As companies look to cut costs by employing fewer customer-service workers, they could turn to providers like LivePerson to fill the gap. The company develops conversational-commerce and artificial-intelligence software that helps consumers communicate with brands. LivePerson’s stock is in dire need of help, down about 75% in the past year, giving it an enterprise value of $1.3 billion. Wall Street forecasts revenue growth of 17.1%.

Clearwater Analytics

Institutional investors use Clearwater’s software for reporting and reconciliation. The company’s stock has fallen by about 50% in the past year, but it is expected to grow sales by almost 20% and has $264 million in cash on hand against $54 million in debt.

Xero

Xero provides cloud-based accounting software for small and medium-size businesses. Its stock is down about 40% in the past year, but the company generated $848 million in 2021 revenue, and that is expected to grow by about 20% in the next year. 

Altair

Altair offers software for simulation, high-performance computing, data analytics, and artificial intelligence. The company’s stock is down about 25% this year, but it has a strong balance sheet, with almost twice as much cash on hand as debt. It has an enterprise value of $4 billion despite bringing in over half a billion in sales last year. 

Ceridian 

Ceridian provides human-resources, payroll, benefits, workforce-management, and talent-management software. Its stock price has been chopped roughly in half this year, giving it an enterprise value of sixfold lower than next year’s forecast revenue.

Elastic 

Elastic helps companies quickly store, search, and analyze huge volumes of data in the cloud. Its stock is down nearly 45% in the past year, despite projected revenue growth of 35% and an enviable client roster that includes Netflix, Microsoft, Slack, and Uber. 

Q2

Q2 offers digital-banking and -lending solutions to banks, credit unions, and fintech companies. Its stock has been nearly chopped in half this year, giving it an enterprise value of $2.5 billion. With projected 18.6% revenue growth, the company is trading at just 3.7 times next year’s estimated revenue.

Varonis

Varonis is a cybersecurity platform that allows organizations to track and analyze data. Its stock price has been sliced in half over the past year, but the company has a solid balance sheet, with four times as much cash as debt. And Wall Street sees Varonis producing 22% revenue growth. 

Five9 

Five9 is a provider of cloud-based call-center software that over 2,000 clients use for sales, marketing, and customer service. Its market capitalization is about half of what it was a year ago, but analysts forecast 23.3% revenue growth. 

EngageSmart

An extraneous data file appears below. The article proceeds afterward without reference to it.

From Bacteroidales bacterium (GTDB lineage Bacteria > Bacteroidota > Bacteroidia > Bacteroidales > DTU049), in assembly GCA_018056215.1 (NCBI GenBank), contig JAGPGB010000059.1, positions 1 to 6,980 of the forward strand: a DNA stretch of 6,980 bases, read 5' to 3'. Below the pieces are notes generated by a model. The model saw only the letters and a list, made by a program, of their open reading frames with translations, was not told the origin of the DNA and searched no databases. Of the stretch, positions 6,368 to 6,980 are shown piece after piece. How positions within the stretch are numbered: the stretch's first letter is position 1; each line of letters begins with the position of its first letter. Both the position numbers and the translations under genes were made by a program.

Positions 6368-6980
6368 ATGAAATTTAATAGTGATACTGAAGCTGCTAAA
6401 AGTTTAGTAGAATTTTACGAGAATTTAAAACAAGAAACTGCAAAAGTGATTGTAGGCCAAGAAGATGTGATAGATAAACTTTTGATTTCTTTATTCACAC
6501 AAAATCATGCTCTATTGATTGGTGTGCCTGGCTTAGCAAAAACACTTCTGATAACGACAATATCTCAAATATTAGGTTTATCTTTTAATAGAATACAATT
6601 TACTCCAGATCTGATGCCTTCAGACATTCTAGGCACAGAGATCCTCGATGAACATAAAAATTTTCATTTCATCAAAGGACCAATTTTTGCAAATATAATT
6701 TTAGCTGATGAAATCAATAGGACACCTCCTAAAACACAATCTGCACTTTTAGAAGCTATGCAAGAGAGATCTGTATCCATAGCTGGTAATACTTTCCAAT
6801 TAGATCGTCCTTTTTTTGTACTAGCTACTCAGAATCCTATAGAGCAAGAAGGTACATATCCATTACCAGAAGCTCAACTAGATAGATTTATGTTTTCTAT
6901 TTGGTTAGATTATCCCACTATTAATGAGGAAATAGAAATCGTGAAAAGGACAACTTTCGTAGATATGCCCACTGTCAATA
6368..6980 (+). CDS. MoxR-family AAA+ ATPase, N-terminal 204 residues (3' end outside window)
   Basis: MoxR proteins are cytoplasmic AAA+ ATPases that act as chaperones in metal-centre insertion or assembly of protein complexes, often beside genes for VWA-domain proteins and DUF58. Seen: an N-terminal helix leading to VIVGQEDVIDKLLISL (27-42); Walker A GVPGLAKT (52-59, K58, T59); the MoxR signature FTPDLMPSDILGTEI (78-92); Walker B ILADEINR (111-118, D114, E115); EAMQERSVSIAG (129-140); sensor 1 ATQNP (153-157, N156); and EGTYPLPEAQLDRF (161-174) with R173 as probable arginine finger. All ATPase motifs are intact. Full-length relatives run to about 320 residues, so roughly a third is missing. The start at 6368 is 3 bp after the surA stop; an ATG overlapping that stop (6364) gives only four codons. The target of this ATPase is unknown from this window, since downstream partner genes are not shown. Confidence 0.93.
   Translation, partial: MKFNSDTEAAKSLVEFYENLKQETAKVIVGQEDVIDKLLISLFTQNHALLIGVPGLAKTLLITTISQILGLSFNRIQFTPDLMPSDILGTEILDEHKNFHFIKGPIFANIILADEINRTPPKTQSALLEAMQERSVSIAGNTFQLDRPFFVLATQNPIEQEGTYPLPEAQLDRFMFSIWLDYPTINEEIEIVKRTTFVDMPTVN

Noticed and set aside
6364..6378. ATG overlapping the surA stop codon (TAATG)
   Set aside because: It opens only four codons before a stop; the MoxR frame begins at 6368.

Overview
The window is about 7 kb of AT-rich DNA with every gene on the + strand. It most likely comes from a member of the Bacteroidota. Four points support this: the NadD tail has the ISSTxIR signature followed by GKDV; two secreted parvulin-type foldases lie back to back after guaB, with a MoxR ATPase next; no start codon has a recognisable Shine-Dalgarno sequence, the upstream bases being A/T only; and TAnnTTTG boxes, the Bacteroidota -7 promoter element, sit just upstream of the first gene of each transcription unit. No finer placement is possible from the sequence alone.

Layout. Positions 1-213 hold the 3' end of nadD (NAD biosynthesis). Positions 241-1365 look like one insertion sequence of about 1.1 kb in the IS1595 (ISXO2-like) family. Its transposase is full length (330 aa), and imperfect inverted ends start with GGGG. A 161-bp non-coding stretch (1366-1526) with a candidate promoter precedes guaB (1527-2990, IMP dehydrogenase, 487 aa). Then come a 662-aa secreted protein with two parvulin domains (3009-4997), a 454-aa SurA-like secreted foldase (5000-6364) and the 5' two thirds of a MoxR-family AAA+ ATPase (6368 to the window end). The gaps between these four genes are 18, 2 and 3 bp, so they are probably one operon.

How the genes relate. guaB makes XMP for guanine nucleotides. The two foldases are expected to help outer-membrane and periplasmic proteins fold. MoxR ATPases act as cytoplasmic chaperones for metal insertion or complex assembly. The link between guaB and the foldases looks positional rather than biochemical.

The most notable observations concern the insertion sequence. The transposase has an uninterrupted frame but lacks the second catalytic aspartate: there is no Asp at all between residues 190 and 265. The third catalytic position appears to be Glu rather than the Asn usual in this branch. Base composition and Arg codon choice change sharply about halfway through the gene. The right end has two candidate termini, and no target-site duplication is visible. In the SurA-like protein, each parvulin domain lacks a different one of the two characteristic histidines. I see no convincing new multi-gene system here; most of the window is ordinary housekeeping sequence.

EngageSmart, which provides customer-engagement software and integrated-payments solutions, has seen its stock drop about 45% in the past year, giving it an enterprise value of just $2.5 billion. The company has zero debt, with $256 million in cash, and is expected to generate almost 30% revenue growth in the next year.

Coupa Software

The stock of Coupa, which provides a cloud platform for business-spend management, has plummeted about 70% in the past year. It’s now trading at just 5.1 times next year’s estimated revenue.

Duck Creek Technologies

Duck Creek provides back-end software for insurance companies. Since going public in 2020, the stock has erased about 60% of its value. Duck Creek’s enterprise value is now just $1.5 billion, less than five times next year’s forecast revenue. And it has zero debt, with $365 million in cash. 

Sprinklr

Sprinklr, which sells customer-experience-management software, went public last year, but its stock has almost been cut in half since then. The company has $531 million in cash, with zero debt, and is trading at less than three times next year’s projected earnings.

Qualtrics

A competitor to SurveyMonkey, Qualtrics allows users to easily create surveys and generate reports. Since going public last year, its stock has fallen about 70%. It has $836 million in cash on hand, with zero debt, and is now trading at less than five times next year’s estimated revenue.

New Relic

New Relic provides cloud-based software to help websites and app owners track performance. The stock is down about 40% this year and now trades at less than three times next year’s projected sales.

Rapid7

A cybersecurity company providing security data and analytics, Rapid7 has seen its stock fall about 40% this year. It has a high debt-to-cash ratio but is expected to grow sales by 22% and trading at about six times its projected revenue. 

Olo

Olo has slid about 60% from when it debuted on the New York Stock Exchange last year. The company, which provides digital ordering and delivery programs for restaurants from Sweetgreen to Denny’s, is expected to grow revenue nearly 30% in the next year. It is trading at about six times future sales.

BlackLine

BlackLine develops cloud-based services to automate the financial-close, accounts-receivable, and intercompany accounting processes. Its stock price has been hammered, going down about 40% this year and making it the subject of mergers-and-acquisitions chatter. Wall Street sees 21% revenue growth over the next year.

Jamf

Jamf, which provides software for companies to manage Apple devices, is trading about 35% lower than where it debuted on the Nasdaq in 2020. It carries about twice as much debt as cash but is trading at just 6.2 times next year’s projected sales.

Do you have information about a company that might be taken private? Contact reporter Ben Bergman at bbergman@insider.com or securely on Signal at 626-720-7152.